Hybrid work has brought challenges and opportunities. Employees have struggled to separate their home lives from their work lives at a time of Zoom fatigue and widespread employee burnout. Historically-high numbers of employees have left their jobs, often seeking more work flexibility and a better employee experience.
Both managers and their employees often report feeling disconnected from each other and from colleagues. Dave Ulrich, the renowned HR thought leader and author, explains that “the best managers have always instinctively checked in and stayed connected with their employees,” no matter the obstacles.
With more managers and employees working from home, pre-pandemic relationship-building in the office has become more difficult. “With remote and/or hybrid work,” says Ulrich, “managers do not physically and casually bump into employees” as much, which inhibits the informal relationship-building managers did before.
Without the ability to walk around and interact with employees face-to-face, many “remote” managers (especially at the beginning of the pandemic) were anxious that employees might be at home doing laundry rather than doing “real” work. But the evidence is in: employee productivity has not dropped over the last two years, despite management anxiety. In fact, according to a study from Stanford University, employees are actually more productive when they can utilize hybrid or remote work.
Management Styles: Wander Arounds Evolve to Check-Ins
Ulrich believes that managers need to change how they connect with their teams, just as employees have changed how and where they work. Forty years ago, says Ulrich, management gurus “Tom Peters and Bob Waterman popularized the concept of ‘management by wandering around’ (MBWA) where leaders build relationships through casual conversations throughout a workday.” Ulrich notes that MBWA can still function when employees are in the office, but another managerial approach is needed for hybrid/remote work settings.
Ulrich suggests “management by checking in” (MBCI), an approach that he says allows managers “to enhance informal relationships with employees” through digital channels like Zoom and Slack. MBCI is not a standardized practice, notes Ulrich, but is instead a managerial mindset that prioritizes relationship-building in hybrid work settings.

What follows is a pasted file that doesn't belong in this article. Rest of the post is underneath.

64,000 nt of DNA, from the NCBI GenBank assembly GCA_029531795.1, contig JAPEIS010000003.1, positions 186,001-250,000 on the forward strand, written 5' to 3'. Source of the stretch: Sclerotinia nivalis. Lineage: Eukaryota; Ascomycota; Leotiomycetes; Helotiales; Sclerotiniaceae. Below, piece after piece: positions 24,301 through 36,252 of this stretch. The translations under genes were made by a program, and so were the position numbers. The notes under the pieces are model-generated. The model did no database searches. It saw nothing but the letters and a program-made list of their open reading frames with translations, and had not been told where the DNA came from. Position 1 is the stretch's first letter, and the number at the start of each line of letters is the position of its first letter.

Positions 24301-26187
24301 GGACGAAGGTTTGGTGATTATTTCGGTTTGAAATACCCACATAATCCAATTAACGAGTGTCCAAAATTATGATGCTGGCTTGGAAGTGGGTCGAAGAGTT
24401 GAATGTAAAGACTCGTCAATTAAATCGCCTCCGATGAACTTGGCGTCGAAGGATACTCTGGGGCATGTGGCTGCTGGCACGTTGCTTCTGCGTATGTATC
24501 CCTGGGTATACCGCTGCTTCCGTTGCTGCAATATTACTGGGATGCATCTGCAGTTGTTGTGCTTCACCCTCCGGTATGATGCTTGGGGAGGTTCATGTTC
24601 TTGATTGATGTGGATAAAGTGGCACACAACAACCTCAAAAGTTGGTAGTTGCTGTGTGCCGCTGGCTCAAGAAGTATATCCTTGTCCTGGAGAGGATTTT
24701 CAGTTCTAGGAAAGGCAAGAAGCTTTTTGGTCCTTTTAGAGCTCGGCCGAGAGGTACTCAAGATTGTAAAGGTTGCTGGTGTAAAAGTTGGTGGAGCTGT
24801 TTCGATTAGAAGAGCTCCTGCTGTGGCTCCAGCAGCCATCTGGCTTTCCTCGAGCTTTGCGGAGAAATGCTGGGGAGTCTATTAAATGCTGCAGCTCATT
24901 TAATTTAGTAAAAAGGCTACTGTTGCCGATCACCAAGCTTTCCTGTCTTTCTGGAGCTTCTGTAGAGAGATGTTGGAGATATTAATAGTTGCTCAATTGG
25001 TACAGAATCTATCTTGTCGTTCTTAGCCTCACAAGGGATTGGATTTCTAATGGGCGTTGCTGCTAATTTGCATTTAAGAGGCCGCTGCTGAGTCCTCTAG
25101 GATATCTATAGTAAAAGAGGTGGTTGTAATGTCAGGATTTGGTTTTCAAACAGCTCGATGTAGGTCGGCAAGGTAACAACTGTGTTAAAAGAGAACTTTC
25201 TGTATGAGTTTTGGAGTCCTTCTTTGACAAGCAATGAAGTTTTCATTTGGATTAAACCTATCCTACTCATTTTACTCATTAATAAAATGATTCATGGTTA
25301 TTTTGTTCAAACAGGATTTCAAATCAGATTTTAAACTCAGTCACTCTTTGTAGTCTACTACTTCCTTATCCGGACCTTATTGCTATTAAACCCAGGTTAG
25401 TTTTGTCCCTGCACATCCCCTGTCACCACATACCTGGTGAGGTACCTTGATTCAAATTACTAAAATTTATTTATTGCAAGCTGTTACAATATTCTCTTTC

6 Ways to Practice Management by Checking In
To implement MBCI, Ulrich suggests managers of hybrid teams consider taking some/all of the following 6 actions:
1. “Schedule short, 10–12 minute, weekly videos or phone calls with employees that prohibit any discussion about work and simply explore how employees are doing.” If an employee is feeling burned out, managers can identify the problems and discuss what to do before the employee resigns.
2. “Be transparent in virtual settings by sharing personal stories or experiences, both good and bad, to model connection.” Ulrich believes in creating safe spaces for managers and employees to honestly share difficulties and celebrate successes.
3. “Ensure that positive or upbeat comments are part of technology-enabled connections, such as posts and calls.” Setting a positive tone via digital channels is as important for managers in hybrid work settings as it is for in-office settings.
4. “Express gratitude in every communication.” Ulrich believes managers need to share what employees are doing well, not just criticize.
5. “Start meetings with a ‘good news’ moment by sharing personal positive experiences.” Again, setting a positive tone from the outset of a meeting can improve two-way communication and strengthen relationships with employees.
6. “Pay attention to the setting where employees work. Ask how their kids or parents are doing,” says Ulrich, “because caring, showing compassion, and being curious foster collaboration and connection.” Managers need to see employees as having multiple dimensions that go beyond work. Employee experience is enhanced when managers recognize that workers are, in fact, human beings.
Manager Check-Ins Improves the Employee Experience
The payoffs for practicing MBCI are clear: stronger working relationships, enhanced employee productivity, as well as more open and honest conversations that address not just work issues, but also “work-life” issues. As Ulrich summarizes it: “even in a digitally distanced and virtual world [of hybrid work], building informal connections with MBCI can improve the overall employee experience.”
To read more about Dave Ulrich’s views on MBCI, read his LinkedIn post on the topic.